So, what makes me chuckle a little about this quote, is that Orwell here uses it satirically to harangue pacifism. Most emergents that I know tend towards a Yoder-ish style pacifism. Without wanting to wreck a perfectly catchy song for them, nevertheless, I hope the irony isn’t lost.

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4 Comments

Filed under books, emerging church, orwell, pacifism, quotes

4 responses to “Arcade Orwell

  1. Dan

    There is of course the double irony that you called it a U2-worthy line, and yet is Bono not the perfect millionaire quoting the sermon on the mount?

    • Nah, the greater irony is that Win Butler has been somewhat of a Bono apologist. As I did a little reading after I posted this, it turns out that Butler’s favourite author is indeed Orwell–and that the quoted lyric is from “Why I Write.”
      I didn’t mean the U2 quote as a slight against the Irish rockers, rather the Arcade Fire line is likely to be viewed in the same light by emergents as any U2 song. More of a bandwagon sorta thing.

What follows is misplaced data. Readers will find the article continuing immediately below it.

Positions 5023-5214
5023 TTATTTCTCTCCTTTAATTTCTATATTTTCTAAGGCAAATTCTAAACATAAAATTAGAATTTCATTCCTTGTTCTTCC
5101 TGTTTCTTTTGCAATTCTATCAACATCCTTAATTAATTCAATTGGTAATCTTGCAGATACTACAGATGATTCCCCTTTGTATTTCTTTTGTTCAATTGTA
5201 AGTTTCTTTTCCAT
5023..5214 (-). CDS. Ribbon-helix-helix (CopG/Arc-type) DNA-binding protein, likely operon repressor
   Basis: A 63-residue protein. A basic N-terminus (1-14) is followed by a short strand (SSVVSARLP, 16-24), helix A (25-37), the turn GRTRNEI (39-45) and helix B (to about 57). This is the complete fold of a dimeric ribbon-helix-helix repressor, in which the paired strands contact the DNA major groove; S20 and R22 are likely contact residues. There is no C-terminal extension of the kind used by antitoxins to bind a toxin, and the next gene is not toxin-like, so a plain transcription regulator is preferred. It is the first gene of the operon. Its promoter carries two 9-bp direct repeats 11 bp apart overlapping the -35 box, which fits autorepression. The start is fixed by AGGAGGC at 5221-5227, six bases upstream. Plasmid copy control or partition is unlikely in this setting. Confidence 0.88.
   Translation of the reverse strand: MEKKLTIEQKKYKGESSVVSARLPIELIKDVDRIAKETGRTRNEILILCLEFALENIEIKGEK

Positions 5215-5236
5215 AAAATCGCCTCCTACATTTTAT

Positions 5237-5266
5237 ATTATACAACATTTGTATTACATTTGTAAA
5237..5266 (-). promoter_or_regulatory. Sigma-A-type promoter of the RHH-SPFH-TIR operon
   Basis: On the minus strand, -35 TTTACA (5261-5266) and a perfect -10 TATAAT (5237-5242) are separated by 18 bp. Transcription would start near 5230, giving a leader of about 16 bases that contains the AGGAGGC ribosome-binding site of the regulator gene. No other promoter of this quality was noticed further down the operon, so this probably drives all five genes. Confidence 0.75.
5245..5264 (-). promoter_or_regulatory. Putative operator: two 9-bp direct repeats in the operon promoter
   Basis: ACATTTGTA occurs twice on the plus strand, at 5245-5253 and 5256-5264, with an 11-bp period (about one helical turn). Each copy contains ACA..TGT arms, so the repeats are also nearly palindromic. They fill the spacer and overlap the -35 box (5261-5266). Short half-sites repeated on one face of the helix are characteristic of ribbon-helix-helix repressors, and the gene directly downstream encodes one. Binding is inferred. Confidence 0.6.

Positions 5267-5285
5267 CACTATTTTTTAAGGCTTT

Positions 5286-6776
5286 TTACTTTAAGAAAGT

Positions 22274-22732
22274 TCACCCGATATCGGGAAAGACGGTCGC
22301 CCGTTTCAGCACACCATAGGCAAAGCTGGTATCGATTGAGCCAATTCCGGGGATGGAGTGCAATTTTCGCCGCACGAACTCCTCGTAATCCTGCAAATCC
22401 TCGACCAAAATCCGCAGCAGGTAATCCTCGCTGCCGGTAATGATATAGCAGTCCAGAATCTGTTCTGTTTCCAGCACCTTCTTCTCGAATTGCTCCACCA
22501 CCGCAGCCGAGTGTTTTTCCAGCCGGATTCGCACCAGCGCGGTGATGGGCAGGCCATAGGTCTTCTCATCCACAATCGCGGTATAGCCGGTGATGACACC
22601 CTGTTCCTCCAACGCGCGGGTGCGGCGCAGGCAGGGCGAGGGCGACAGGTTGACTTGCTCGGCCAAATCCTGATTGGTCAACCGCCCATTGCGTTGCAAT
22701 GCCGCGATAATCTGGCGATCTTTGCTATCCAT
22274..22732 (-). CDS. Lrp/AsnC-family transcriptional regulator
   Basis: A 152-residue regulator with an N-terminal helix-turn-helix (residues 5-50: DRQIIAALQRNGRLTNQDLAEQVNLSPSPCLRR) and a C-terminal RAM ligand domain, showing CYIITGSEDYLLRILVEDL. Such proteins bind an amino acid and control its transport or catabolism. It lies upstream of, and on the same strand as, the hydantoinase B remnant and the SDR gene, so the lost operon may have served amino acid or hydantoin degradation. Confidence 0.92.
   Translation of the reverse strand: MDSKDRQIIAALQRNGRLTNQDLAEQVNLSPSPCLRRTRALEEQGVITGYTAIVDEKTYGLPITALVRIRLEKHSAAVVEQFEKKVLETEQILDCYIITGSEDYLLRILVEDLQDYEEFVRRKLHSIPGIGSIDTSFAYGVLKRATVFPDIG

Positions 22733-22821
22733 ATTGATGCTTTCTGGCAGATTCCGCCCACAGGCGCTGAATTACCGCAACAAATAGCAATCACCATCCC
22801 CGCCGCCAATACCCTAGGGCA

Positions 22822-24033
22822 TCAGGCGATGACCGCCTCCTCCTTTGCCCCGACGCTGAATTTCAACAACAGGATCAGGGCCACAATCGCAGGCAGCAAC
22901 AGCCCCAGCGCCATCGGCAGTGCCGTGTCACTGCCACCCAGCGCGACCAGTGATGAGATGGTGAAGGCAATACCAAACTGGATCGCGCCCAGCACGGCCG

2. Dan

    Haha, it’s okay to slight U2, and yeah, I think that Butler and co. would very much like to follow in the U2/Bruce Springsteen model of trying to stay artistically true to themselves while not shunning commercial success.

    Back to the line, I don’t think it’s warning against pacifism as much as a warning against millionaires doing a deal with fascists – which is more about passivity than pacifism.

    • Especially after winning the Grammy and Brit Awards!
      Here’s context for what Orwell means on pacifism:
      “Pacifism is a psychological curiosity rather than a political movement. Some of the extremer pacifists, starting out with a complete renunciation of violence, have ended by warmly championing Hitler and even toying with antisemitism. This is interesting, but it is not important. ‘Pure’ pacifism, which is a by-product of naval power, can only appeal to people in very sheltered positions. Moreover, being negative and irresponsible, it does not inspire much devotion. …None of these bodies of people, pacifists, Communists or Blackshirts, could bring a large-scale stop-the-war movement into being by their own efforts. But they might help to make things very much easier for a treacherous government negotiating surrender. Like the French Communists, they might become the half-conscious agents of millionaires.